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When reinstalling Windows 7, does the language, version, architecture (64-bit or 32-bit) or source (OEM, retail, or MSDN) matter?

Tired of the unstable Win 7 64bit I got when I purchased my laptop (it was impossible to find a powerful laptop with Win 7 32 bits).

Can I legally downgrade from Win 7 64 bits to Win 7 32 bits? The key/activation will work?


Details: Everybody comments about the stability of Win 64. Well, I made a mistake. Is not that Win 64 is unstable (it never crashed). It just works very poor. It feels choppy. Compiling a large program (on an old AMD desktop PC) takes 1.5 seconds on Win 32. The same program compiles on Win 64 in 4-5 seconds in this new and "powerful" laptop. All programs are less responsive.

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marked as duplicate by nhinkle Jun 28 '11 at 1:22

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I really wouldn't expect 32bit to improve anything unless your problem is with a specific 64bit driver, and even there 64bit windows requires driver certification. –  Joel Coehoorn Mar 24 '11 at 16:51
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This isn't a downgrade, it's a sidegrade. The versions are the same. #pedantic –  Factor Mystic Mar 24 '11 at 19:16
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2 Answers

up vote 13 down vote accepted

Yes for retail Windows 7 licenses.

When you buy the retail DVDs Microsoft gives you both versions, 32 and 64. As long as you only install and license one of them at a time, Microsoft doesn't really seem to care which you use. I have downgraded one system with no issues - though you will have to backup and reinstall everything - but you knew that.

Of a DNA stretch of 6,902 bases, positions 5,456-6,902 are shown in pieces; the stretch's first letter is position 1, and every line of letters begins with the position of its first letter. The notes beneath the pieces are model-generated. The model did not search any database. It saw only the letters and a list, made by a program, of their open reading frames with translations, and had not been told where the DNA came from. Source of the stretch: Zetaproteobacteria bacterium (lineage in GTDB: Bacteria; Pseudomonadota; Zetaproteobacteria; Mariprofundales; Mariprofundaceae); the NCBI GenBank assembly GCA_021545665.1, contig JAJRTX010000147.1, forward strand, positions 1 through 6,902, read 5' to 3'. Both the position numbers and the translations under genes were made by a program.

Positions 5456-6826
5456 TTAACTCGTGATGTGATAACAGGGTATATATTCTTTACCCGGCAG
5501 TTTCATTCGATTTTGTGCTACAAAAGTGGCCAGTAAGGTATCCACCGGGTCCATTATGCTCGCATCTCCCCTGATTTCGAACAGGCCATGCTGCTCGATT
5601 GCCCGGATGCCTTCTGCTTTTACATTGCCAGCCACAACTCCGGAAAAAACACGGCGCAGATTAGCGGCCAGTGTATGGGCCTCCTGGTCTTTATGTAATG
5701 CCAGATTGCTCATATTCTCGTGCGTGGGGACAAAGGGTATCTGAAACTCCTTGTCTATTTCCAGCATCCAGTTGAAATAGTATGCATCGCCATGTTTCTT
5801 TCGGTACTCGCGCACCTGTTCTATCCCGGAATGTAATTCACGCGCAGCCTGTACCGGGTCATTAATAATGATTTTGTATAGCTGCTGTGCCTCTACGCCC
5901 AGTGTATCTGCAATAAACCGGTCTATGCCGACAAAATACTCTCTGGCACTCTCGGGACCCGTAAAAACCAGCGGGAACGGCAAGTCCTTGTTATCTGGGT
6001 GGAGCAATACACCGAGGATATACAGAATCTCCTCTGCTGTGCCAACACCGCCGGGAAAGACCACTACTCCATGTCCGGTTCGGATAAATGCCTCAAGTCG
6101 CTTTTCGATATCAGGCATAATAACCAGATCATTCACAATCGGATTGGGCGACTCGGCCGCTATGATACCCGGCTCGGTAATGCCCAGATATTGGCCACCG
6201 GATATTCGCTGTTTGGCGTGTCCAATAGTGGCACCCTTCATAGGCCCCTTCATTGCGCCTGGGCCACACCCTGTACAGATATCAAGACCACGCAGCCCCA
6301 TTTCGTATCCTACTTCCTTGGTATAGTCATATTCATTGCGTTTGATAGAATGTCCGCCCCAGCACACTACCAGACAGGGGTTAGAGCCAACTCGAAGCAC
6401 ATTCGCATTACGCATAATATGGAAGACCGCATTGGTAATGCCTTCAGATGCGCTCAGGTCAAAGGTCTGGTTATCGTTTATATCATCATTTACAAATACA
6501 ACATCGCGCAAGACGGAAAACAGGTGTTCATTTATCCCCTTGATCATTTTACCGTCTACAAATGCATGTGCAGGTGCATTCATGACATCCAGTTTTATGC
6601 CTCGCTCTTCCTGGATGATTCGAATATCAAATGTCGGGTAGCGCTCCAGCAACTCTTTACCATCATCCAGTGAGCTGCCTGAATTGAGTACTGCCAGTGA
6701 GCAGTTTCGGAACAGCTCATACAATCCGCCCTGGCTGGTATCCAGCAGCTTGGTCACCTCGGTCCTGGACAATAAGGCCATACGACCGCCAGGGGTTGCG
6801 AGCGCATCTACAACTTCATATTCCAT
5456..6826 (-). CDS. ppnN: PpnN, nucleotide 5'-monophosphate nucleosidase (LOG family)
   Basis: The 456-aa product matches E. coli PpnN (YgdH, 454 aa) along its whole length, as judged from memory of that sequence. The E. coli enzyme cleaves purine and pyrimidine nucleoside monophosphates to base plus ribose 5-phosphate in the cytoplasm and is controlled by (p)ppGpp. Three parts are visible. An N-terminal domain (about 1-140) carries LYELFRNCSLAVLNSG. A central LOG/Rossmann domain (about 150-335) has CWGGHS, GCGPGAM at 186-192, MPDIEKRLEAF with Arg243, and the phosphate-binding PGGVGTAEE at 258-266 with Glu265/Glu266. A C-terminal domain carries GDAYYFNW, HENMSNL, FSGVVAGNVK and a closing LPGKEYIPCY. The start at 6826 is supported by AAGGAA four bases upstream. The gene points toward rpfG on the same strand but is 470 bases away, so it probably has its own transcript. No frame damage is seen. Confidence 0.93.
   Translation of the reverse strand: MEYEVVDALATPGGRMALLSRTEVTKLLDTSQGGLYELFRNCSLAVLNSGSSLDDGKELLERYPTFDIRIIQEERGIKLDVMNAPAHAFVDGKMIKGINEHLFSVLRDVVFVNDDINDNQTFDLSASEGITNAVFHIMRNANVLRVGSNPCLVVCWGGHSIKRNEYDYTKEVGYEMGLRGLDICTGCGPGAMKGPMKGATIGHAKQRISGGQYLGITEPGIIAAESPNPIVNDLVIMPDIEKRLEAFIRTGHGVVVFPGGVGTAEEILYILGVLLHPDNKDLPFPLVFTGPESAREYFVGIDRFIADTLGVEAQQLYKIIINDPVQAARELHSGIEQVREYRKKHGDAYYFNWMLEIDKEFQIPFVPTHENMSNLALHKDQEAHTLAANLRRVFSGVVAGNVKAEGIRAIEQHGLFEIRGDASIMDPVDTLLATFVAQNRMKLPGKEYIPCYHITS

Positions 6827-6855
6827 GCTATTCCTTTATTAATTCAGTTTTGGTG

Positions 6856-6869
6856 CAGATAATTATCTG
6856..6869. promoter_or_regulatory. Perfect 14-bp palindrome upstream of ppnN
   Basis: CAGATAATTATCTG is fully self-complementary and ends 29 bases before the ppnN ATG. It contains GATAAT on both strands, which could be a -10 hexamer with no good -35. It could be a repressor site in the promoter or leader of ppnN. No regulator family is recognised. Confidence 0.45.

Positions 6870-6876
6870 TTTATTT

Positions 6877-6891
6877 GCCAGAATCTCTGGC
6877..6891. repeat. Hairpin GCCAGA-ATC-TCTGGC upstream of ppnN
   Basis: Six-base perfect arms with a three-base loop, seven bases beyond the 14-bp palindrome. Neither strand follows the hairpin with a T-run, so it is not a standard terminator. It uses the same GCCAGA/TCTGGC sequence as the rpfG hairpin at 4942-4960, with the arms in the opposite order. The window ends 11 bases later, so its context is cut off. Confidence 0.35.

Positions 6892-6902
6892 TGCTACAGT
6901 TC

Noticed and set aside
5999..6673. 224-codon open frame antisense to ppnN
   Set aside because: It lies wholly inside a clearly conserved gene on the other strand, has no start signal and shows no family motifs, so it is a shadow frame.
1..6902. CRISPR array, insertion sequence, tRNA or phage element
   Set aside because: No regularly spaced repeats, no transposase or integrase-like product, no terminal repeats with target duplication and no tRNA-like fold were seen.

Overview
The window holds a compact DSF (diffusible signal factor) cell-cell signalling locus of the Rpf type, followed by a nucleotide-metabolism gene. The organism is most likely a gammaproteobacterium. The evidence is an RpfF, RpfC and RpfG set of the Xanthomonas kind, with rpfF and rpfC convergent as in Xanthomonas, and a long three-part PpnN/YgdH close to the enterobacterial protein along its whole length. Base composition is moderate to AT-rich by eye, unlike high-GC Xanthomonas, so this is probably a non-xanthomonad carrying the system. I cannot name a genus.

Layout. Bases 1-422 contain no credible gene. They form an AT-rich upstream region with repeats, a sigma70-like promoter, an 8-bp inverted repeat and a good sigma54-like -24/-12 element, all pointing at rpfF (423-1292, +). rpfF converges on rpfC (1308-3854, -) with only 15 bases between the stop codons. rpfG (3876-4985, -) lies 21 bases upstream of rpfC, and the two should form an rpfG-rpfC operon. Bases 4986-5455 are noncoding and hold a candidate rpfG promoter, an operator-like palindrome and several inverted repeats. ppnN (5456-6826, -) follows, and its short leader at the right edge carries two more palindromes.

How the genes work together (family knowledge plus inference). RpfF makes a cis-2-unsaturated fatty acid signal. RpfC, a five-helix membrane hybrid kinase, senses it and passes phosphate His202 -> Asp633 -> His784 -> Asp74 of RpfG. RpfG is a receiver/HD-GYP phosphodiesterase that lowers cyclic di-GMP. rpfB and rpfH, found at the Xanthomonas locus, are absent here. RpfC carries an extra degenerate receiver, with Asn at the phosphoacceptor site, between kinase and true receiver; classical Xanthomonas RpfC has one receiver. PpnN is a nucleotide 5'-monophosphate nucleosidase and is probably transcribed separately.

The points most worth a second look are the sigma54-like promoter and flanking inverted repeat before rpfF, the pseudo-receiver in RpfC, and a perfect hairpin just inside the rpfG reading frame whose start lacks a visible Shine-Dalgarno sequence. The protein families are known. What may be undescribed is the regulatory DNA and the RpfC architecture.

For OEM licenses, at the time you purchase an OEM copy of Windows 7 to be preinstalled on a new PC, you must choose either 32-bit or 64-bit Windows. Your agreement with the OEM determines whether you can switch to a different version; some PC makers support only a single version with specific PC models and will not allow you to switch from 32-bit to 64-bit (or vice versa) after purchase. Source

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Be warned though - if you have 4 gig of RAM or more you will lose access to some of your memory. –  Majenko Mar 24 '11 at 16:27
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that includes any ram dedicated to other hardware in the laptop as well (such as a dedicated graphics card, which not all laptops have) –  Xantec Mar 24 '11 at 16:45
    
I have 4GB RAM. 3 usable. So there is no difference between 32 and 64 bits because 64 bits programs takes more RAM, and the 1GB I was supposed to gain by using Win 64 is lost because of the size of the programs. –  Altar Mar 26 '11 at 10:56
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What hotei says is completely correct and answers your question but I would just like to add some points regarding 32 and 64-bit.

The instability may not be due to Windows 7 64-bit, and could instead be due to the mash of 3rd party software installed by the manufacturer of your laptop. The manufacturers sometimes put a lot less care into their software than they do their hardware as can be found at The HP CPU Assassin SU blog post.

There should be no real reason to downgrade from 64-bit and if anything 64-bit should be more stable due to the requirement of drivers to be properly validated prior to being installed.

If you have 4GB or more of memory then 32-bit will cripple your laptop and you will end up with less memory available for the system to use.

My first recommendation would be to reinstall Windows 7 64-bit from an install CD and only install the drivers from the manufacturer that are actually required to make all the devices work, don't install their "helper" multimedia software or anything else, and see if that is more to your liking and is more stable.

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This - I doubt the instability is just because you're running 64-bit Windows. –  Shinrai Mar 24 '11 at 16:38
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I'd have to agree here. Windows 7/64 on the 2 HP laptops I have works fine. One is OEM version, one is Vista Upgrade from Win7 DVD. Both are stable with the software I use. YMMV. –  hotei Mar 26 '11 at 3:42
    
I have to wait until Toshiba provides decent 64 bit drivers. –  Altar May 18 '11 at 10:01
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